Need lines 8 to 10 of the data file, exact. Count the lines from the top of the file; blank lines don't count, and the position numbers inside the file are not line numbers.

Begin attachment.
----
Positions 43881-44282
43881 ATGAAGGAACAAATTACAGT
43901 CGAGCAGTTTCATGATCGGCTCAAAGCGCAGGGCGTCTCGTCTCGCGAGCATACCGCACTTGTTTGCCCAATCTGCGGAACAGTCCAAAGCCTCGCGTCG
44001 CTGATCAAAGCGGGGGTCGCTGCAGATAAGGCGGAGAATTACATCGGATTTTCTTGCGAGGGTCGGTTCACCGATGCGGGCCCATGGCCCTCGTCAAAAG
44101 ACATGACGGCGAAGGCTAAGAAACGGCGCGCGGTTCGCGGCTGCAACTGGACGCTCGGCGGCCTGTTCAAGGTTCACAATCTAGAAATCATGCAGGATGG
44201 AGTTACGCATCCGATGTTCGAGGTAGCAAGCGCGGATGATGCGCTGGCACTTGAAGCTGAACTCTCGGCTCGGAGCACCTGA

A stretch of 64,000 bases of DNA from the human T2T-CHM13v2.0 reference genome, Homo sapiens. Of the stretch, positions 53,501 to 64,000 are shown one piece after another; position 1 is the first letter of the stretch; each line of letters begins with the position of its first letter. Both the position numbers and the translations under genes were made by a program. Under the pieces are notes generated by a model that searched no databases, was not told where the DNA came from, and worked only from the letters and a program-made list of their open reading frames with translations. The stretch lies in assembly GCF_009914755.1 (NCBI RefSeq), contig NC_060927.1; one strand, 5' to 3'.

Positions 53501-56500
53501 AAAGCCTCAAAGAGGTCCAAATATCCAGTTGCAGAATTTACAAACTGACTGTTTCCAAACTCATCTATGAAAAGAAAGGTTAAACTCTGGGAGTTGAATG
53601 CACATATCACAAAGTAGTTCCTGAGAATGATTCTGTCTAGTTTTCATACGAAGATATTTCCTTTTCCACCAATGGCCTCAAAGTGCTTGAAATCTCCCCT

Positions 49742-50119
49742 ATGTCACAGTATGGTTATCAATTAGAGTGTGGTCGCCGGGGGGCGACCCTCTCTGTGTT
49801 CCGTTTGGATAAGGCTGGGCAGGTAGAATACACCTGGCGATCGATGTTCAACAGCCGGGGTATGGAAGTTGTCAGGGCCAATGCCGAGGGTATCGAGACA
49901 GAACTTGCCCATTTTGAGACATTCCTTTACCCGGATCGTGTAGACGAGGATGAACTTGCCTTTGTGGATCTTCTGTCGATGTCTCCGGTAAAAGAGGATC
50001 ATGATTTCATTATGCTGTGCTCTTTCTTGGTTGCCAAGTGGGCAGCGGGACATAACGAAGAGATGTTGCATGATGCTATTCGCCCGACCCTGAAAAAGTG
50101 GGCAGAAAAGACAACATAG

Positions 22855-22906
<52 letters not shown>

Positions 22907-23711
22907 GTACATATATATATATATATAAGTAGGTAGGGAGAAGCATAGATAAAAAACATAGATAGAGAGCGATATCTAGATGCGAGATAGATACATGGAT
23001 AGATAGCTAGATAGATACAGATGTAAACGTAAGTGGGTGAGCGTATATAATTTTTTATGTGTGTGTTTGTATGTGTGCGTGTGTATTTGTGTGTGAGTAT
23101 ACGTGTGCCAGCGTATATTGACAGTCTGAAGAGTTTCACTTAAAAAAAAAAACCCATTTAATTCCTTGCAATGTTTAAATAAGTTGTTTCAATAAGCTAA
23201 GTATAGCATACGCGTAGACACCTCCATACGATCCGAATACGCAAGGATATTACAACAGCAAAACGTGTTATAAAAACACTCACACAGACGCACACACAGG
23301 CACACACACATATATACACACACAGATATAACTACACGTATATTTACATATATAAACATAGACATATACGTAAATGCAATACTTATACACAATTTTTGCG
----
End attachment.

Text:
Positions 53501-56500
53501 AAAGCCTCAAAGAGGTCCAAATATCCAGTTGCAGAATTTACAAACTGACTGTTTCCAAACTCATCTATGAAAAGAAAGGTTAAACTCTGGGAGTTGAATG
53601 CACATATCACAAAGTAGTTCCTGAGAATGATTCTGTCTAGTTTTCATACGAAGATATTTCCTTTTCCACCAATGGCCTCAAAGTGCTTGAAATCTCCCCT